Defying the Supreme Court, Rowan County Clerk Kim Davis said she was acting “under God’s authority” as she continued to deny marriage licenses Sept. 1 to gay couples, whose lawyers filed a motion to find her in contempt of court.
“To issue a marriage license which conflicts with God’s definition of marriage, with my name affixed to the certificate, would violate my conscience,” Davis said in a statement published on the website of her lawyers, the Orlando-based Liberty Counsel.
“It is not a light issue for me,” she said. “It is a Heaven or Hell decision. For me it is a decision of obedience. I have no animosity toward anyone and harbor no ill will. To me this has never been a gay or lesbian issue. It is about marriage and God’s word.”
The contempt motion, which asks that she be fined rather than jailed, is to be heard at 11 a.m. Thursday Sept. 3, in Ashland by U.S. District Court Judge David Bunning, who previously ordered Davis to end her policy of denying licenses to all couples to avoid having to issue them to gays and lesbians.Bunning ordered her and her deputies to attend the hearing.
“She is basically telling Judge Bunning and the 6th Circuit and the Supreme Court that she doesn’t care what they say,” said William Kash Stilz Jr., an attorney for a gay couple who has been turned away by her office four times, including Sept. 1.
Steven R. Shapiro, legal director of the American Civil Liberties Union, said in a statement: “The law is clear and the courts have spoken. The duty of public officials is to enforce the law, not place themselves above it.”
Mat Staver, the Liberty Counsel’s chairman, said it was Davis’ call to continue denying licenses. “Every decision in this case has been her decision,” he said. “For her this is … not a defiance of the court issue. This is a conscience issue.”
The Supreme Court on Monday denied her last-ditch effort to stay the injunction, prompting at least three couples to return to the courthouse and request licenses early Tuesday. But all were refused. One exchange turned heated after a deputy clerk refused a couple that demanded to speak with Davis in person.
David Moore and his partner, David Ermold, confronted Davis over the counter for more than five minutes, accusing her of discrimination and bigotry and arguing that her religious beliefs have no place in a government office.
When Moore and Ermold asked under who’s authority she was denying the forms, Davis replied “under God’s authority.” And when Davis said she would not provide the paperwork and told them to leave, Moore shouted for someone to call the police.
“You should be ashamed of yourself,” he yelled. “Everyone in this office should be ashamed of themselves. Is this what you want to remember? Is this what you want to remember — that you stood up for this? That your children have to look at you and realize that you are a bigot and that you discriminated against people?”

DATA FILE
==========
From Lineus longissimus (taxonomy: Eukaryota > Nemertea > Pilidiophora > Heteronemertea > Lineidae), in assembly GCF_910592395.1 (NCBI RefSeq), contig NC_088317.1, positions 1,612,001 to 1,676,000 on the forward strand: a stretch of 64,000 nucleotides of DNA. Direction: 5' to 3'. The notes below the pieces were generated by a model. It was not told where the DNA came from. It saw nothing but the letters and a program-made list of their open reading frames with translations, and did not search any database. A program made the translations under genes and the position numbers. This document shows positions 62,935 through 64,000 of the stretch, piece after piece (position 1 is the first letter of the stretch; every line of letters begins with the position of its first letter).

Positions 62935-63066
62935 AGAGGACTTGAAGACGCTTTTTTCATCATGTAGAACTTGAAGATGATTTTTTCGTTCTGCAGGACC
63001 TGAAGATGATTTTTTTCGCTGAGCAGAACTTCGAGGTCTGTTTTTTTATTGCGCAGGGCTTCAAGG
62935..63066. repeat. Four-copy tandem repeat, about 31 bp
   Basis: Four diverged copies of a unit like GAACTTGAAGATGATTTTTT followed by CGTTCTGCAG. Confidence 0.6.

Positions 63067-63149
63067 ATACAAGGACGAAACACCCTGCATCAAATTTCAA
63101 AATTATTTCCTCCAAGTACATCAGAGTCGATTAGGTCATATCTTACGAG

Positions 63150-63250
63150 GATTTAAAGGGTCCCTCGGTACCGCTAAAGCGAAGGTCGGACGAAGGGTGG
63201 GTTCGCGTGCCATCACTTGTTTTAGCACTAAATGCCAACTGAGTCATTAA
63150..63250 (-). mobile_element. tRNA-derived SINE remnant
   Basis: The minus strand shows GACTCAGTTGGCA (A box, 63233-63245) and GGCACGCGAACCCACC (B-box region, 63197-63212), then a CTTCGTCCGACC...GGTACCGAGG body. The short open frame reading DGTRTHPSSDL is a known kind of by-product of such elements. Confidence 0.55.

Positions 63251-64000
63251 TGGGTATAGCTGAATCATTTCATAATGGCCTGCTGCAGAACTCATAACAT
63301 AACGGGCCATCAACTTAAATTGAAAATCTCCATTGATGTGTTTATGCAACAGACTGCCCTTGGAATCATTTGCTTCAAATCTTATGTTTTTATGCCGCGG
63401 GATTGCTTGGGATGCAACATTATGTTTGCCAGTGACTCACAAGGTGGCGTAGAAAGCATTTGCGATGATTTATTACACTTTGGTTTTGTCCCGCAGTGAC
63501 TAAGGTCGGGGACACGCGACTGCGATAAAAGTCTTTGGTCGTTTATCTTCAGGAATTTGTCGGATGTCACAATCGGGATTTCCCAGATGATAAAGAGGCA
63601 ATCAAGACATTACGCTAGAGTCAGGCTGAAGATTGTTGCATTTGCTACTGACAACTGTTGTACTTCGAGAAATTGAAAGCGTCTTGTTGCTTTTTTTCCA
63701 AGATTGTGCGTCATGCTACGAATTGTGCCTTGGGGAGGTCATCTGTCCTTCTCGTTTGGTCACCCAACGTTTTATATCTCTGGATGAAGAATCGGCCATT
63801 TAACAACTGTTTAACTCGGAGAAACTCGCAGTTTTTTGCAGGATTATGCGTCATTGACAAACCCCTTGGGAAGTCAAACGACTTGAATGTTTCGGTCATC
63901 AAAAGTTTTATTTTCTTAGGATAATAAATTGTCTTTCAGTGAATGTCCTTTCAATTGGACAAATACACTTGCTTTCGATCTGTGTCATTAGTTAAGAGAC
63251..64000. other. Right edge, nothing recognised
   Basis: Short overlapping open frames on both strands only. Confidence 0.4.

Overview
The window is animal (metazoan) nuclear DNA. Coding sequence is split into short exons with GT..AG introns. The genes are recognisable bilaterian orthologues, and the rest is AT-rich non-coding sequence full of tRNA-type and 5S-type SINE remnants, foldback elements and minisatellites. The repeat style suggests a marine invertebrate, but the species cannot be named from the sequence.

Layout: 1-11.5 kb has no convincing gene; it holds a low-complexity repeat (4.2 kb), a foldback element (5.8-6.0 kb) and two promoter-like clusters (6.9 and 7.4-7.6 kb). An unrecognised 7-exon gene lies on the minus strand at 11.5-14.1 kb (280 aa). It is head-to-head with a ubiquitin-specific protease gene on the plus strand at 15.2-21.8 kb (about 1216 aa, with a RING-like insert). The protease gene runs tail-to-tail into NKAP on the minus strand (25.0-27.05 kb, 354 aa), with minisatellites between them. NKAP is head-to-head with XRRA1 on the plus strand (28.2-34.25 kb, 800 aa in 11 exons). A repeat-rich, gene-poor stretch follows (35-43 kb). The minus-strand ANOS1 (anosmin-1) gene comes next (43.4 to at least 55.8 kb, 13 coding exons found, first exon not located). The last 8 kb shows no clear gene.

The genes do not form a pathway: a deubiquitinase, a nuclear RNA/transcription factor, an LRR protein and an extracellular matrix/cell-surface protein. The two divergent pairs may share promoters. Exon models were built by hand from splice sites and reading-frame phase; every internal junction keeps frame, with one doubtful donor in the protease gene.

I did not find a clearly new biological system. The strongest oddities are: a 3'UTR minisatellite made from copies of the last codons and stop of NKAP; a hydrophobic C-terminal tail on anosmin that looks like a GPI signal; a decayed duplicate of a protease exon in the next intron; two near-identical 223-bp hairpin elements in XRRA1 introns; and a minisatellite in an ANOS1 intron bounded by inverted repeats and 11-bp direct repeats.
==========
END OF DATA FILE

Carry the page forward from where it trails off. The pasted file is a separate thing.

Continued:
Davis returned and told the couple “I’m willing to face my consequences, and you all will face your consequences when it comes time for judgment. It’s plain and simple.”
James Yates and William Smith Jr. left the courthouse hand-in-hand after they were refused for the fifth time in recent weeks. Yates appeared to be fighting back tears as he said the denial was too hard to talk about.
Their lawyer, Stilz, said they were jeered as they left the courthouse. “James said he and Will had never seen such hatred,” Stilz said.
Moore said afterward that he and Ermold plan to keep fighting and will discuss options with their attorneys. The couple is one of several suing Davis, and Moore said he hopes to obtain a license before the end of 2015 even though lawyers have told him that the case could drag on for years.
“This is overwhelming. It feels ridiculous,” he said. “Who has to go through this to get married? This is 2015. This is America. This is what we pay taxes for — to be treated like this? To be discriminated against?”
Randy Smith, a local evangelist and supporter of Davis, said the clerk has conviction from God and that he doubts she will reverse her policy. He was one of dozens of people backing the clerk and singing hymns in a demonstration outside.
“It’s because of the love of Christ that Kim is not passing out marriage licenses,” said one man in the crowd, Jack Templeman. “She’s even going against a man and woman to show the love of Christ. … It’s all about the love of God. I see signs that it is about hate, but it’s really not. It’s about love.”
But Eric Yoak said there’s no love in denying people their rights and freedoms. He was among dozens more who stood on the opposite side of the courthouse lawn, waving rainbow flags and chanting “love has won” and “do your job.” One protester held a sign that called Davis an embarrassment to Kentucky.
“There is separation of church and state for a reason,” said Jeanna Smith, who stood with Davis’ critics. “My mother is a Sunday school teacher and my mother even said Kim Davis needs to do her job or get out.”